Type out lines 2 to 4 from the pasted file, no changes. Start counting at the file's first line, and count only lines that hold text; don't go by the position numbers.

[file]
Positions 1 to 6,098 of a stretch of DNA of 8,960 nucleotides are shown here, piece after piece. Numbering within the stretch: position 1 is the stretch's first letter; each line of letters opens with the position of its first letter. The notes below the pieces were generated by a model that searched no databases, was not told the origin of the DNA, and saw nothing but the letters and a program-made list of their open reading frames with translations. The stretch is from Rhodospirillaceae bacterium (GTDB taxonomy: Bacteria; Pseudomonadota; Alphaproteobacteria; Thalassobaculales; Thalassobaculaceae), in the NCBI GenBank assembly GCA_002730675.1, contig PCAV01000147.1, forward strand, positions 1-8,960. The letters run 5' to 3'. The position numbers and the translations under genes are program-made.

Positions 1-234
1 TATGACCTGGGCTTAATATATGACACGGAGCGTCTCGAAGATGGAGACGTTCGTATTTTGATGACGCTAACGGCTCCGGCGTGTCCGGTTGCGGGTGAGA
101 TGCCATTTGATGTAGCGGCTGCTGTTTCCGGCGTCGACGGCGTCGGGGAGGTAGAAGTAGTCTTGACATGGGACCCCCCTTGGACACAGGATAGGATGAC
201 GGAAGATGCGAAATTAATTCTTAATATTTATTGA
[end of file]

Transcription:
Positions 1-234
1 TATGACCTGGGCTTAATATATGACACGGAGCGTCTCGAAGATGGAGACGTTCGTATTTTGATGACGCTAACGGCTCCGGCGTGTCCGGTTGCGGGTGAGA
101 TGCCATTTGATGTAGCGGCTGCTGTTTCCGGCGTCGACGGCGTCGGGGAGGTAGAAGTAGTCTTGACATGGGACCCCCCTTGGACACAGGATAGGATGAC